Understanding feline diabetes
If your kitty has been urinating excessively or drinking a lot of water, it may be a warning sign, indicating diabetes. Follow us in our journey of what, how and why of feline diabetes.
What is it? Starting with the basics, let’s understand what actually feline diabetes is. Diabetes is a disease
that is caused either due to lack of insulin production or an inadequate response to the insulin produced in the body. Glucose, a form of sugar, is the main fuel of the body. It is derived when the food breaks down into various components. Glucose enters the blood stream and is then used by the body cells for energy. To utilise glucose as energy, the body needs a hormone called insulin, produced and released by the beta cells of the pancreas. For diabetic cats, the body either does not produce enough insulin or does not utilise the produced insulin in a desired manner.
Although feline diabetes is less common than canine diabetes, nowadays the cases are on the rise. The good thing is that even if your cat has diabetes, their life span won’t be affected drastically.
Types of diabetes : There are three types of feline diabetes.
Type I: In type I diabetes, the body does not produce insulin and the result is absolute shortage of insulin in the body. The cats affected by type I diabetes need insulin injections every day.
Type II: If the pancreas is producing insulin and the body cells are not responding to it in the desired manner, it is called type II diabetes. This condition is also known as Insulin Resistance. Dietary changes, lifestyle modification and oral medication can go a long way in helping cats affected by type II diabetes.
Type III: Type III or Transient Diabetes is a condition wherein the cats affected by this type require insulin injections initially. Gradually over a period of time their body re-utilises the insulin that is being produced by the body and they can go off injections.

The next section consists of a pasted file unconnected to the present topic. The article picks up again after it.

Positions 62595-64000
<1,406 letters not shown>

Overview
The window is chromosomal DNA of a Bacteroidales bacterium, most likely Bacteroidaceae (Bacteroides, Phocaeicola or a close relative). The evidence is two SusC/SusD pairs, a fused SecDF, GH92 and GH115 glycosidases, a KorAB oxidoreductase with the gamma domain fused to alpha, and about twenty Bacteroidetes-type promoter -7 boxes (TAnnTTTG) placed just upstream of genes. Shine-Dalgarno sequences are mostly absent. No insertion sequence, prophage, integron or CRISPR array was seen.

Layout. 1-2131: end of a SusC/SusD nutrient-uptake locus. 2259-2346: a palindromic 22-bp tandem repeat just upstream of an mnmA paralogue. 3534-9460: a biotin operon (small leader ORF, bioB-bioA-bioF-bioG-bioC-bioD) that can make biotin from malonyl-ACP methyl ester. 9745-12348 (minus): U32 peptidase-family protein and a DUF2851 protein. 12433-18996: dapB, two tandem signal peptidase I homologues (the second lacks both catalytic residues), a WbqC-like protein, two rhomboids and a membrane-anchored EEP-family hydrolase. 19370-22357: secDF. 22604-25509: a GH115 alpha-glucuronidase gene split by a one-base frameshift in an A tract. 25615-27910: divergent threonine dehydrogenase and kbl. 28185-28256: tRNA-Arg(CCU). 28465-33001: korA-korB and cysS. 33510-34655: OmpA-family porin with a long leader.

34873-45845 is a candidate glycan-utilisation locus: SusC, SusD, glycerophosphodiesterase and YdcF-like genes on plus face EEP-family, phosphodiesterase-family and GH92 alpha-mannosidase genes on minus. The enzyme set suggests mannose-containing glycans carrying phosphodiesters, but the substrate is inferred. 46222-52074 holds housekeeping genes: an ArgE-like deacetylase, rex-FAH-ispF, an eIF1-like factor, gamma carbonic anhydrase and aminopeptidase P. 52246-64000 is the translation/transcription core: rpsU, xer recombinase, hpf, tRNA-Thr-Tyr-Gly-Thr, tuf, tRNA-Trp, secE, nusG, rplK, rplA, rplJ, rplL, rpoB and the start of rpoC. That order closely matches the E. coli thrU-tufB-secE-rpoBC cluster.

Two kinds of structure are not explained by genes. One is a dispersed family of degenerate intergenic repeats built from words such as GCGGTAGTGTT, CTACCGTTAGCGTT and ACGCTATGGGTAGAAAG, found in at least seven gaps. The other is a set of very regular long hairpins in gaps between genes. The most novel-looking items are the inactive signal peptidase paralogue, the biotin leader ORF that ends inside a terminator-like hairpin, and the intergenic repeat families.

Causes of diabetes: The exact cause of feline diabetes is unknown. Genetics and pancreatic diseases like inflammation of the pancreas, etc are also some of the other causes of feline diabetes.
Dr Munmun De from Calcutta Canine adds, “Feline diabetes can result from a variety of causes like primary pancreatic disease, endocrinopathy (disease marked by the dysfunction of the endocrine gland), hyperadrenocorticism (also known as Cushing’s Syndrome. It occurs when the adrenal gland produces excess cortisol, which is a steroid hormone that is mainly released as a response to stress) and acromegaly (condition that results due to the excessive secretion of growth hormones in the body) or drug therapy.”
Some of the common factors that play an important role in feline diabetes are: Obesity – overweight cats are at a relatively higher risk of being affected by diabetes; Age – age is believed to be a major contributing factor for feline diabetes; and Gender – research shows that males are usually affected more by diabetes than females. They are at twice the risk as females.
Symptoms: It is important to be aware that the symptoms of diabetes would appear gradually in your pet. Some of the most common symptoms to look out for include: Increased thirst, Frequent Urination, Urinating in places other than the litter box, Change in appetite, Weakness in legs, Fatigue, Characteristic sweet smelling breath, Dehydration, Difficulty in breathing, Lethargy and loss of energy, and Malnutrition. If you notice any of these symptoms, it is advised that you visit your vet. The diagnosis would include – blood test and urine analysis.
Treatment of diabetes: Just in case your cat has been diagnosed with diabetes, don’t lose heart. A large number of cats lead a healthy and happy life even after being diagnosed with diabetes.
Each and every pet responds to the treatment differently. The treatment plan is based on the individual cat’s condition. Your vet might suggest some dietary changes and lifestyle modification in addition to the oral medications and injections. Dr Munmun suggests that the lifestyle should be maintained, depending on the severity of the disease.
The daily insulin dosage is formulated depending upon age, severity of the condition, weight, gender and several other factors. The dosage should not be changed without consulting the vet.
General DOs and DON’Ts
- Whatever the form of exercise be, it is important that your kitty does regular exercise. But ensure that strenuous activity is avoided.
- It is essential that you regularly monitor the blood sugar level of your cat.
- Since cats are very choosy eaters, you should not make all the dietary changes at once. Go slow.
- Cats affected by diabetes should be given a diet with less carbohydrates and lot of proteins.
Medications and dietary changes would only be good if you and your pet take them positively. A pat on the back when he licks clean the bowl and a treat once a while when her sugar level is under control would surely be a great encouragement!